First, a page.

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Unleash Your Inner Bard

The next time I’m tempted to complain about my career choice of being a writer, I’ll remind myself how great it is to have a creative job.

And that about 36 percent of Americans want to leave their current jobs for one that is more creative, according to a new report by CreativeLive, an online education company.

“When over 51 million employed Americans want to leave their jobs to pursue a more creative career, we have jarring evidence that our existing education and work systems are broken,” says Chase Jarvis, co-founder of CreativeLive.

The report had some other sobering news about the less-than-happy American workforce, adding more support to other recent studies about how the majority of workers feel disengaged from their jobs or don’t trust their employers.

Among the findings:

We want new careers. 54 percent of employed in the survey said they want a new career or to start their own business or plan to make such a change after retirement.

We want creativity more than money. 29 percent, or almost 41 million workers, said they would take a pay cut for a job that allowed them to be more creative.

We want to be entrepreneurs. 55 percent, or almost 78 million people, said they would leave a traditional job to self-employment if they could still pay their bills.

Creativity or Bust

One of the surprising things about such numbers is that with high levels of unemployment, you might expect more people to be looking for traditional jobs that might offer security. While certainly millions of people do, what is clear is that many workers now consider themselves–and their talents and values–a more reliable path to security.

That dynamic is readily apparent among Millenials. Americans between the ages of 18 and 33 have higher student debt and lower levels of income than Gen Xers and Boomers did at the same stage of life, according to a March 2014 report Millenials in Adulthood from the Pew Research Center.

Despite a higher rate of unemployment, and underemployment—12 percent in the CreativeLive survey—about 14.5 million Millenials said that working with creative people is very important to them. And 35 percent say having a job that makes a positive social impact is very important as well, compared to 19 percent of those over age 35.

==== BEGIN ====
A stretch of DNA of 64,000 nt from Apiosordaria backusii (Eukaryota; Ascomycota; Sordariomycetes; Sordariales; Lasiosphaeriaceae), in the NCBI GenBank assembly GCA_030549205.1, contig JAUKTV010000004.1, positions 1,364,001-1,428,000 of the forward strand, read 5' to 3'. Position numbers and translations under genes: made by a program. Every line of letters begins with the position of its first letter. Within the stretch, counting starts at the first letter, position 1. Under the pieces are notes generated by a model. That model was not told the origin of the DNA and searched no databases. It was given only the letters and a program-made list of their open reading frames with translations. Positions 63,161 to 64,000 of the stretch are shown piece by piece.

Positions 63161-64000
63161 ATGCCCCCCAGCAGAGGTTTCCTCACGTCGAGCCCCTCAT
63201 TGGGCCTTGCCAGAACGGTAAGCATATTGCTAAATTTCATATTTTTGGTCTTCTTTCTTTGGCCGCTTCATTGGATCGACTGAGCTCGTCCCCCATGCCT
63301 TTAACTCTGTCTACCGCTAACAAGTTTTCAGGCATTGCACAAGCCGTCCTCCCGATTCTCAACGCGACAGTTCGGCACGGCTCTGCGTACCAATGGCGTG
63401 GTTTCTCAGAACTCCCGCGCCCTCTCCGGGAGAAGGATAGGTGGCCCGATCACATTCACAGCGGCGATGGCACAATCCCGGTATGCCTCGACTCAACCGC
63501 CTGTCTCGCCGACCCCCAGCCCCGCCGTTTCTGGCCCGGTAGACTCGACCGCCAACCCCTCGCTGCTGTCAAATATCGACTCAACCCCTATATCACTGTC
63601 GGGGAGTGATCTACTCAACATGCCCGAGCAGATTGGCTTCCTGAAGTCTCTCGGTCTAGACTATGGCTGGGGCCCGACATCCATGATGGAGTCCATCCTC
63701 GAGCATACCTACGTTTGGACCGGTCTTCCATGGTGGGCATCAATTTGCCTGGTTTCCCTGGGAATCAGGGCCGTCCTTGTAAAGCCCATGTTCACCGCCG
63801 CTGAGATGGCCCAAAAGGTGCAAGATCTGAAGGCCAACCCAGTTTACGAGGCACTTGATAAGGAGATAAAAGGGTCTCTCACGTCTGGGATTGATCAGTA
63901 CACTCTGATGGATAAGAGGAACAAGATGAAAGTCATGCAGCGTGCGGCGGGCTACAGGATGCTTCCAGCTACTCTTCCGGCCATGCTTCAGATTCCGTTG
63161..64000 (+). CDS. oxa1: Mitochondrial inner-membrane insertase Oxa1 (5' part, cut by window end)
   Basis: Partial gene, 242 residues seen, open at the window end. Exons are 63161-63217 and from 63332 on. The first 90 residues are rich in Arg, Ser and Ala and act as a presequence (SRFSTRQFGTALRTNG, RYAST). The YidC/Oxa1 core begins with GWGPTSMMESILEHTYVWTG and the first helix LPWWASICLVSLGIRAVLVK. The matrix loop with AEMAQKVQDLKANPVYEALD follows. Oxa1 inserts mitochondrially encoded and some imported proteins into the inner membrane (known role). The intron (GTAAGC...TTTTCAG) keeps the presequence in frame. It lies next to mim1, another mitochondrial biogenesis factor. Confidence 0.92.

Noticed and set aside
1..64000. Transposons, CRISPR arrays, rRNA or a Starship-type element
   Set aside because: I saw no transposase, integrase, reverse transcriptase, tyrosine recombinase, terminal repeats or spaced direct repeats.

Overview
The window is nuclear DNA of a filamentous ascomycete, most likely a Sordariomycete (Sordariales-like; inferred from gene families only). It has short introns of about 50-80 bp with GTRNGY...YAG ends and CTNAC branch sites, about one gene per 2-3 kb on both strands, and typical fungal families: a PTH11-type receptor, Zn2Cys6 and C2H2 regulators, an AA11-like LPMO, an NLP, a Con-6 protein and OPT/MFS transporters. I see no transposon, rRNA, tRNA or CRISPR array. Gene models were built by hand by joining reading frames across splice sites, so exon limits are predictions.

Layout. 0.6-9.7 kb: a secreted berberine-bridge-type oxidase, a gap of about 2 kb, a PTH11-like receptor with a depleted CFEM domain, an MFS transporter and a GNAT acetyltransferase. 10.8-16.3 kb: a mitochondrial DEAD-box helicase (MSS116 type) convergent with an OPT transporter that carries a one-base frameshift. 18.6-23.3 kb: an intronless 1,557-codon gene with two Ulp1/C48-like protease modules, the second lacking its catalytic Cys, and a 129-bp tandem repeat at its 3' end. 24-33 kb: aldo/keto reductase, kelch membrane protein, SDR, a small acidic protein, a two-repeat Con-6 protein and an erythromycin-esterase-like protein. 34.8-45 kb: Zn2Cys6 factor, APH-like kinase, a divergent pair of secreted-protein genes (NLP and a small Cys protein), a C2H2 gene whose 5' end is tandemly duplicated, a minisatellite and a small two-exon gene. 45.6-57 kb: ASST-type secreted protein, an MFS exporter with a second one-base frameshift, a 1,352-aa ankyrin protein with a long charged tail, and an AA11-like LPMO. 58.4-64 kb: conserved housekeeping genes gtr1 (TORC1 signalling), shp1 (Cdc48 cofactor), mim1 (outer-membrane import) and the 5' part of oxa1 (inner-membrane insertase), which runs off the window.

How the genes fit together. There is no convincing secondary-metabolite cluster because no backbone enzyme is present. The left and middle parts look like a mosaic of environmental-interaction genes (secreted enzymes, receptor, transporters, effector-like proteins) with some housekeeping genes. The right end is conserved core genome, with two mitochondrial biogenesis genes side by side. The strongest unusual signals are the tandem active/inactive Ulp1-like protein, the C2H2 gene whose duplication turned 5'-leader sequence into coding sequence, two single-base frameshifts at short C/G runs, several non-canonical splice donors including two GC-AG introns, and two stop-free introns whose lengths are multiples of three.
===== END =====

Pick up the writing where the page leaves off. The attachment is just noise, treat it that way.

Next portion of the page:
Of course, there is plenty of glamour around the idea of the creative life, and earning a living as an artist, designer, photographer, writer or other creative professional can be challenging. Certainly, launching a business is far from a sure thing. Despite the appeal of calling our own shots and seeing our ideas become sought-after products or services, the reality remains that most businesses fail.

But if you long to express your creativity, you can find ways to do so regardless of your current job. And you might find yourself starting to enjoy that job a lot more as well.

Take classes. With sites like CreativeLive, Coursea, and hundreds of others offering webinars, classes, and certificate programs in a wide variety of subjects, you can develop your skills and your interests without a huge commitment of time or money.

Become an intraprenuer. If your current job is stifling your creativity, look for ways to launch projects, work on tasks that use different skills, or find supporters company-wide that might help you develop an idea for a new service, product or process.

Launch a sidegig. One of the best ways to stretch your creative muscles, and test and refine ideas for a business you might want to launch in the future is to start a small business in your off-hours. Many creative professionals freelance, but your business doesn’t have to be the same as your day job. Keep costs down by using commerce platforms, and be sure to keep your after-hours job after hours.

Find a creative mentor. Creative people tend to feed off the ideas of other creative people, and one way to get inspiration for a future job or simply to get a fresh perspective on making your current job more satisfying, look for a mentor in a creative field. A mentor who has found ways to make a successful living from their talents can be invaluable in helping you avoid the common potholes.

About the Author

Susan Price has been writing about careers, entrepreneurs and personal finance for more than a decade. She’s been an editor at BusinessWeek, Money, and iVillage.com, among others.